It is a cracked inner ring of a spherical roller bearing. One roller has been removed to allow the raceway of the left-hand of the photograph to be examined. The roller has then been hammered back in place, causing part of the centre flange to break away. The impacts have been transmitted via a roller in the other row and part of the outer flange has broken off too. At the same time the ring has cracked right through Inner ring of a spherical roller bearing with outer flange fracture produced by direct hammering.
ii) Cracks caused by excessive drive-up

Cracks caused by rough treatment

It is the section of the inner ring of a spherical roller bearing. The ring has cracked because of excessive drive up. The fracture originated at the dark area by the bore chamfer.

It is the spherical roller bearing inner ring that has cracked right across following smearing of one face. The ring has been mounted to abut a spacer that has not had a sufficiently tight fit on the shaft. Consequently the spacer has rotated relative to the shaft and the bearing ring
iv) Cracks caused by fretting corrosion.

Cracks caused by smearing

Surface distress If the lubricant film between raceways and rolling elements becomes too thin, the peaks of the surface asperities will momentarily come into contact with each other. A small crack then form in the surfaces and this is known as surface distress. These cracks must not be confused with the fatigue cracks that originate beneath the surface and lead to flaking. The surface distress cracks are microscopically small and increase very gradually to such a size that they interfere with the smooth running of the bearing. If the lubricant film does not become too thin because of lubricant starvation or viscosity changes induced by the rising temperature or on account of excessive loading, there is no risk of surface distress. Corrosion Rust will form if water or corrosive agents reach the inside of the bearing in such quantities that the lubricant cannot provide protection for the steel surfaces. This process will soon lead to deep seated rust. Another type of corrosion is fretting corrosion.
i) Deep seated rust

A thin protective oxide film forms on clean steel surfaces Deep seated rust in the exposed to air. However, this film is not impenetrable and if water or corrosive elements make contact with the steel surfaces, patches of etching will form. This development soon leads to deep seated rust. Deep seated rust is a great danger to bearings since it can initiate flaking and cracks. Acid liquids corrode the steel quickly, while alkaline solutions are less dangerous. The salts that are present in fresh water constitute, together with the water, an electrolyte which causes galvanic corrosion, known as water etching. Salt water, such as sea water, is therefore highly dangerous to bearings.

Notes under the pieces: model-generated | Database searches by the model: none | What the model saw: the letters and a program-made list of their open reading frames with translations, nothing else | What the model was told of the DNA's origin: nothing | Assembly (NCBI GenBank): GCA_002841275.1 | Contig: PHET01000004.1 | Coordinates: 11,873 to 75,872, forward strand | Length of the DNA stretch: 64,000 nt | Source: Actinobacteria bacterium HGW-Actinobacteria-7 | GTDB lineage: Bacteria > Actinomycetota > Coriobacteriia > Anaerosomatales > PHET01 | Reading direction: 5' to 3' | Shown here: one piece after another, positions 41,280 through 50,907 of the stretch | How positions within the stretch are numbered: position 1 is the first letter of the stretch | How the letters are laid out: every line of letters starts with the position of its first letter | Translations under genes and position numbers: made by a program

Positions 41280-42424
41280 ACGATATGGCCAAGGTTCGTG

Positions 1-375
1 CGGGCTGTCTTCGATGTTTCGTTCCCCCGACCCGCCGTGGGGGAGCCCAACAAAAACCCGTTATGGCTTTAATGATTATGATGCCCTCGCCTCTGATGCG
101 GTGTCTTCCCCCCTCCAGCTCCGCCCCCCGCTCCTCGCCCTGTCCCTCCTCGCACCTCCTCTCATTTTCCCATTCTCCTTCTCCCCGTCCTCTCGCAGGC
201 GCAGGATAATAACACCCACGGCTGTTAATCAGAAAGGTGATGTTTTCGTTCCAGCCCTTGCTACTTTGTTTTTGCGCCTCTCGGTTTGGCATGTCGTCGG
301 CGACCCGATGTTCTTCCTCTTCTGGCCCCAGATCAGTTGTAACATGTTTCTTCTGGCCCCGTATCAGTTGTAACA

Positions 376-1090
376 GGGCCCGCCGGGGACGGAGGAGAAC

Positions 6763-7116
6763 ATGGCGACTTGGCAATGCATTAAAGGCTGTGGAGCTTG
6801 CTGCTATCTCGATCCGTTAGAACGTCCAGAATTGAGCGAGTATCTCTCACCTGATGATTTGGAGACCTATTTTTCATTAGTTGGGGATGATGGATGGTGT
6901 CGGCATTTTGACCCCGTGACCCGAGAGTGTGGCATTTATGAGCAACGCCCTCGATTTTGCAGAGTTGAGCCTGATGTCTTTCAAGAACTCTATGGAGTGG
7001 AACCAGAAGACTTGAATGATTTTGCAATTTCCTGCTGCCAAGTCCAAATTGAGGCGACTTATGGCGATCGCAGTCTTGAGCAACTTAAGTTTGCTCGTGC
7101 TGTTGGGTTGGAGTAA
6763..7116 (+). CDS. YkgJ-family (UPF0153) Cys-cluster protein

ii) Fretting corrosion

If the thin oxide film is penetrated, oxidation will proceed deeper into the material. An instance of this is the corrosion that occurs when there is relative movement between bearing ring and shaft or housing, on account of the fit being too loose. This type of damage is called fretting corrosion and may be relatively deep in places. The relative movement may also cause small particles of material to become detached from the surface. These particles oxidize quickly when exposed to the oxygen in the atmosphere. Cage Damage In many of the cases it is difficult to ascertain the cause. Usually other components of the bearing are damaged too and this makes it even more difficult to discover the reason for the trouble. However, there are certain main causes of cage failure, viz. vibration, excessive speed, wear and blockage. a. Vibration: When a bearing is exposed to vibration, the forces of inertia may be so great as to cause fatigue cracks to form in the cage material after a time. Sooner or later these cracks lead to cage fracture. b. Excessive speed: If the bearing is run at speeds in excess of that for which the cage is designed, the cage is subjected to heavy forces of inertia that may lead to fractures. Frequently, where very high speeds are involved, it is possible to select bearings with cages of special design. c. Wear: Cage wear may be caused by inadequate lubrication or by abrasive particles. The idea with rolling bearings is of course to avoid sliding friction. However, where the cage is concerned, sliding cannot be eliminated in the contacts with the other components of the bearing. This explains why the cage is the first component to be affected when the lubrication becomes inadequate. The cage is always made of softer material than the other components of the bearing and consequently it wears comparatively quickly. d. Blockage: Fragments of flaked material or other hard particles may become wedged between the cage and a rolling element, preventing the latter from rotating round its own axis. This leads to cage failure. e. Other causes of cage damage If the rings of a deep groove ball bearing are fitted out of alignment with each other, the path of the balls has an oval configuration. If the cage is centered on the balls, it has to change shape for every revolution it performs. Fatigue cracks then form in the material and sooner or later they lead to fractures. There is a similar case when a thrust ball bearing is fitted together with radial plain bearings. If clearance arises in the plain bearings, the washers of the thrust bearing become displaced in relation to each other. Then the balls do not follow their normal path and heavy stresses may arise in the cage. Conclusions 1. From the above mentioned bearing failure causes it is become easy to improve the bearing run in life on the machine. 2. By considering the failure causes due to the passage of electric current some precautions can be taken to avoid bearing failures. 3. The bearing failures due to indentation, smearing, vibration, and crakes can be avoided by proper mounting and loading of the bearing. 4. Lubrication failures can be avoided by practicising adequate lubrication. 5. Failures like indentation and blockage can be avoided by preventing the chances of contamination. 6. Deep seating rust and fretting corrosion can be minimized by protecting the bearing from corrosion. This article is originally published in 'The Textile Review ', May, 2012.